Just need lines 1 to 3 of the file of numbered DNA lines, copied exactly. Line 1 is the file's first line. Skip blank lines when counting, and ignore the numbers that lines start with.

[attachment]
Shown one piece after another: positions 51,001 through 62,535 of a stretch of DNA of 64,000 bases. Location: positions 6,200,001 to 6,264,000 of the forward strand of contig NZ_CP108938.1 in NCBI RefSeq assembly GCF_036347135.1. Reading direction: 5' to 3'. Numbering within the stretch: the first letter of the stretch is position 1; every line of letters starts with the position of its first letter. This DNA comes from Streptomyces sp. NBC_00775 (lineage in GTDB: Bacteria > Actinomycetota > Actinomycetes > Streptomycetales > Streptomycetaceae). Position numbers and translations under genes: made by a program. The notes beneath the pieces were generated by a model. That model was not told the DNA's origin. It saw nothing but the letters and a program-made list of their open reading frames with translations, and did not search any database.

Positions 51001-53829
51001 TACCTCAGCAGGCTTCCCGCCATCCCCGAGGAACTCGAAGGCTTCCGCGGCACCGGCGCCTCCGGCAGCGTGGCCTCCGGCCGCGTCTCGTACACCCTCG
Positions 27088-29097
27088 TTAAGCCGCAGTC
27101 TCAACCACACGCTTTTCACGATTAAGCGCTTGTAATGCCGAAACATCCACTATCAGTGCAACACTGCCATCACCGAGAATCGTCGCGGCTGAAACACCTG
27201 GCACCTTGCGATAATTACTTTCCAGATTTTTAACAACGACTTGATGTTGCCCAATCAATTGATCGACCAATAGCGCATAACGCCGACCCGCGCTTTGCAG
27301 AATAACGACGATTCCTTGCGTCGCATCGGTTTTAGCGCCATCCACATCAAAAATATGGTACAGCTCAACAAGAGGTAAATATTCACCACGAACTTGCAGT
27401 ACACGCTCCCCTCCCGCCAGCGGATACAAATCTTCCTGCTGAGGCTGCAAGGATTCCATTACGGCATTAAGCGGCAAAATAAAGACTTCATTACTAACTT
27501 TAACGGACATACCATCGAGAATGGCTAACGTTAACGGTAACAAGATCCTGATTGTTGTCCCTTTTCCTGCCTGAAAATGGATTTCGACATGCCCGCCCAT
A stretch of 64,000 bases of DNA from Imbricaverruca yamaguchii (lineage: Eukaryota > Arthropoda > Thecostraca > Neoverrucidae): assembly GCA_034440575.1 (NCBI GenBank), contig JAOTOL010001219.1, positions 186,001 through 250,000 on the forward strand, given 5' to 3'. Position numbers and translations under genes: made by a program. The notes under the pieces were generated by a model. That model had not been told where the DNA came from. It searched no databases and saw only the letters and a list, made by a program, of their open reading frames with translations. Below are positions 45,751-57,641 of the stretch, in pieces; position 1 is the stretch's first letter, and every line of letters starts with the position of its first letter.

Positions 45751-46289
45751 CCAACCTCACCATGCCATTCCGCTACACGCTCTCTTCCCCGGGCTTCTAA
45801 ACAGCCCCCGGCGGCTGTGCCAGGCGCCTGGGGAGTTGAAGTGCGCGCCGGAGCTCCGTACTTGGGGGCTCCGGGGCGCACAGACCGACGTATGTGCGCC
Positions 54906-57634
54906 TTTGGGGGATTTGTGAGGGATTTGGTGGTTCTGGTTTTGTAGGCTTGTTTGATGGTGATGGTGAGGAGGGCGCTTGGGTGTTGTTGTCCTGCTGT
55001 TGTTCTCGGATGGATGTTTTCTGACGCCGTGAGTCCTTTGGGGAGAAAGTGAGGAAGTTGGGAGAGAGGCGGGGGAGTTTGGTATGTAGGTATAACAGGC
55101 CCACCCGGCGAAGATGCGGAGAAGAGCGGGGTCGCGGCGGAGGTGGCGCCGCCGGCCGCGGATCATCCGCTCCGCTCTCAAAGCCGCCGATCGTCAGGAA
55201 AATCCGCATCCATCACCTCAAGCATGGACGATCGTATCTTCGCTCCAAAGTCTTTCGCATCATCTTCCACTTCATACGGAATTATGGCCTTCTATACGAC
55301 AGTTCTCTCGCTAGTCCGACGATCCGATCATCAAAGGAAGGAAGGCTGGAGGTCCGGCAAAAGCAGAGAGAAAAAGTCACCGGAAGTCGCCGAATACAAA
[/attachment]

Shown one piece after another: positions 51,001 through 62,535 of a stretch of DNA of 64,000 bases. Location: positions 6,200,001 to 6,264,000 of the forward strand of contig NZ_CP108938.1 in NCBI RefSeq assembly GCF_036347135.1. Reading direction: 5' to 3'. Numbering within the stretch: the first letter of the stretch is position 1; every line of letters starts with the position of its first letter. This DNA comes from Streptomyces sp. NBC_00775 (lineage in GTDB: Bacteria > Actinomycetota > Actinomycetes > Streptomycetales > Streptomycetaceae). Position numbers and translations under genes: made by a program. The notes beneath the pieces were generated by a model. That model was not told the DNA's origin. It saw nothing but the letters and a program-made list of their open reading frames with translations, and did not search any database.

Positions 51001-53829
51001 TACCTCAGCAGGCTTCCCGCCATCCCCGAGGAACTCGAAGGCTTCCGCGGCACCGGCGCCTCCGGCAGCGTGGCCTCCGGCCGCGTCTCGTACACCCTCG